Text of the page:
Facebook is taking a giant step in keeping dangerous QAnon content off its platforms. 

On Tuesday, Facebook announced it’s officially banning all QAnon Pages, Groups, and Instagram accounts. As NBC News described it, the policy update is “one of the broadest rules the social media giant has put in place in its history.”

Facebook has previously taken action against QAnon. Back in May, it removed a network of Pages, Groups, and accounts that pushed the conspiracy. However, the company said it was removing them because they involved fake accounts and engagements, which are against its rules — not because they were spreading dangerous content.

Facebook removed one of the largest QAnon-related groups on its platform months later in August under its policies banning misinformation, harassment, and hate speech. Just days after that action, a Facebook internal investigation leaked laying bare just how bad the platform’s QAnon problem was: millions of the site’s users were joining groups supporting the conspiracy theory.

On Aug. 19, Facebook announced it was cracking down on QAnon pages and groups that discussed or promoted “potential violence.” However, Facebook stopped short of totally banning QAnon. The company said at the time that the conspiracy theory didn’t meet the “rigorous criteria” of its Dangerous Individuals and Organizations policies.

Fast-forward to today: Facebook announced an update to its policies and declared a sweeping ban on QAnon.

“While we’ve removed QAnon content that celebrates and supports violence, we’ve seen other QAnon content tied to different forms of real-world harm, including recent claims that the west coast wildfires were started by certain groups, which diverted the attention of local officials from fighting the fires and protecting the public,” Facebook said in a statement announcing the policy change.

However, will this broad ban on all QAnon content even be enough? Can Facebook keep up with the ever-evolving conspiracy theory?

“Q has specifically asked QAnon followers to ‘deploy camouflage’ by dropping all references to ‘Q’ and ‘QAnon,'” Travis View, co-host of the popular QAnon Anonymous podcast, which tracks the conspiracy theory with a critical view, said in a direct message on Twitter. “Instead QAnon followers have been replacing Q with ’17,’ ‘Cue Anon,’ or ‘Save The Children.'”

Three years ago yesterday, President Donald Trump proclaimed to the press that it was “the calm before the storm” during a White House dinner with top U.S. military officials. This line laid the foundation for what would later be known as QAnon. 

A few weeks after that dinner, a user known as “Q” began posting on the imageboard 4chan, claiming they were a government official with top security credentials. This anonymous entity’s posts have led followers of the QAnon conspiracy into believing that Trump has been waging a secret war against a global satanic pedophile ring run by a cabal of Hollywood elites and the members of the Democratic Party.

What individual QAnon followers believe is all over the place. Some QAnon believers think that John F. Kennedy Jr. is still alive and will replace Mike Pence as vice president on the Republican ticket any day now. Others think some alleged celebrity suspects in the cabal have already been executed, with clones now walking in their place.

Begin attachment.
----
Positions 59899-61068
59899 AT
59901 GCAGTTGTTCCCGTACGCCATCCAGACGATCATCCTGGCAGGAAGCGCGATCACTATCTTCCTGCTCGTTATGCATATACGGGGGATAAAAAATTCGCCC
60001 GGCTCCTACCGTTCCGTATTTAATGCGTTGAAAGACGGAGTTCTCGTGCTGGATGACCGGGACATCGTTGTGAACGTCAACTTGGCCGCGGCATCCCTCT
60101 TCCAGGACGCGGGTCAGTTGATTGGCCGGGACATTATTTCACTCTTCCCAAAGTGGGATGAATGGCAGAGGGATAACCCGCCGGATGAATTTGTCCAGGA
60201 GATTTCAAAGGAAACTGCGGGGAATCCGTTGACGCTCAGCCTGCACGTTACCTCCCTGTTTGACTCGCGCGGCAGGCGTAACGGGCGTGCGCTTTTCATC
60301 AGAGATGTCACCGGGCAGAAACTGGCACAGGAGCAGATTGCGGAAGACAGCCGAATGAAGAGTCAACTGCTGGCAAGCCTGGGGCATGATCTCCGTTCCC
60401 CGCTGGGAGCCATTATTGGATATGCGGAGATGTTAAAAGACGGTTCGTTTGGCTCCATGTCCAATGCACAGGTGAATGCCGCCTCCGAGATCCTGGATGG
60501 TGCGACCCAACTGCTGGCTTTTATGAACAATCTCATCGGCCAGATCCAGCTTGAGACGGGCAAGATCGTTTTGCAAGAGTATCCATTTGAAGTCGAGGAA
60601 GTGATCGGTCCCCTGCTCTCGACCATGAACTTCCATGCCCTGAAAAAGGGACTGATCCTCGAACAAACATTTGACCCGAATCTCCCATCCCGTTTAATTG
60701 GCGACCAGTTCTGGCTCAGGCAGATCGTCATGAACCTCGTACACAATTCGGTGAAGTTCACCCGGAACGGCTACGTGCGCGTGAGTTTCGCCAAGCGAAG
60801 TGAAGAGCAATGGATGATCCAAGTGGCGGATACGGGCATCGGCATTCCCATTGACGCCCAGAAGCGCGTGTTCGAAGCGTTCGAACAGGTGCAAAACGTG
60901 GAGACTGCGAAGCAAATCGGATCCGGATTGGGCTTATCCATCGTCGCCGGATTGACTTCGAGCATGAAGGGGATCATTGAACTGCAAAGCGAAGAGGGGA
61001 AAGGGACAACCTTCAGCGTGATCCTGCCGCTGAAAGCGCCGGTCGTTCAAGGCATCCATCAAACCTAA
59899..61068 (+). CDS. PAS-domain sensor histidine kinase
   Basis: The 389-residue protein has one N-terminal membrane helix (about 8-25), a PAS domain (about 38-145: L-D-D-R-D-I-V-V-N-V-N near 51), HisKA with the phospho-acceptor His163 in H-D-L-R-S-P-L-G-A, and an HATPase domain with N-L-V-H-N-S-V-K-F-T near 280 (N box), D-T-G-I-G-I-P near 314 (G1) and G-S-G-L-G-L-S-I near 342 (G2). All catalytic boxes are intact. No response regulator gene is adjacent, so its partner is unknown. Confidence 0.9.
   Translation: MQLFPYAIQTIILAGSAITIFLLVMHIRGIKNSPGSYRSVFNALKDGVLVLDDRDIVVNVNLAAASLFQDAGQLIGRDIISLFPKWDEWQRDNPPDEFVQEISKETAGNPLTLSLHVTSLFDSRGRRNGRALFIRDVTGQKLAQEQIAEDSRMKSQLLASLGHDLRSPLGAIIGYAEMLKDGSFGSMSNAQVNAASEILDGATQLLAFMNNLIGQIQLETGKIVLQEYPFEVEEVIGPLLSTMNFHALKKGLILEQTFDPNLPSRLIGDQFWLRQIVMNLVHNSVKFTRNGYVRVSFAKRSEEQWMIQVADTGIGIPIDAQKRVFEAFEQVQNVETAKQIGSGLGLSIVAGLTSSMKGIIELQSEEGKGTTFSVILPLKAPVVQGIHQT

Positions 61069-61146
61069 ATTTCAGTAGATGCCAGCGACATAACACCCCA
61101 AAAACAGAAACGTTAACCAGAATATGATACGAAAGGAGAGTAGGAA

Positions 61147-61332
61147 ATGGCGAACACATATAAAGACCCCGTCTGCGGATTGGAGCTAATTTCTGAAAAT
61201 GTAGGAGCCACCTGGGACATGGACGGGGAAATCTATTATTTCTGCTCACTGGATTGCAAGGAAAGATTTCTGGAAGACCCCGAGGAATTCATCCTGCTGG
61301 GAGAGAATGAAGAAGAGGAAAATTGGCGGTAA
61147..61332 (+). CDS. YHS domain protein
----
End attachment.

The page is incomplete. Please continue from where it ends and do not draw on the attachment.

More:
The QAnon conspiracy has evolved further due to the pandemic lockdowns. Coronavirus deniers, anti-maskers, anti-vaxxers … all of these groups have folded into the broader QAnon conspiracy theory in one way or another. As Travis said, the QAnon believers focused on Trump’s political enemies being involved in child sex trafficking have been especially visible, holding real-world events under the guise of the rallying cry “Save Our Children.”

“If Facebook is seeking guidance from knowledgeable online extremism researchers, and I assume that they have, then they should be able to quickly detect the most common attempts to disguise affiliation with QAnon,” said Travis.

Facebook seems to understand this aspect of QAnon, at least based on what the company wrote in its statement.

“QAnon messaging changes very quickly and we see networks of supporters build an audience with one message and then quickly pivot to another,” said the company. “We aim to combat this more effectively with this update that strengthens and expands our enforcement against the conspiracy theory movement.”

The company pointed to “Save Our Children” as an example, without explicitly mentioning it. Facebook says it “began directing people to credible child safety resources when they search for certain child safety hashtags last week,” knowing that QAnon believers use the issue to recruit.

Keeping QAnon off an entire social media platform has actually been done before. However, unlike other sites, QAnon believers undoubtedly know how key Facebook, specifically, has been to its spread. They’ll surely try to find a workaround. Facebook’s enforcement will be key here in keeping the conspiracy theory off its platform.

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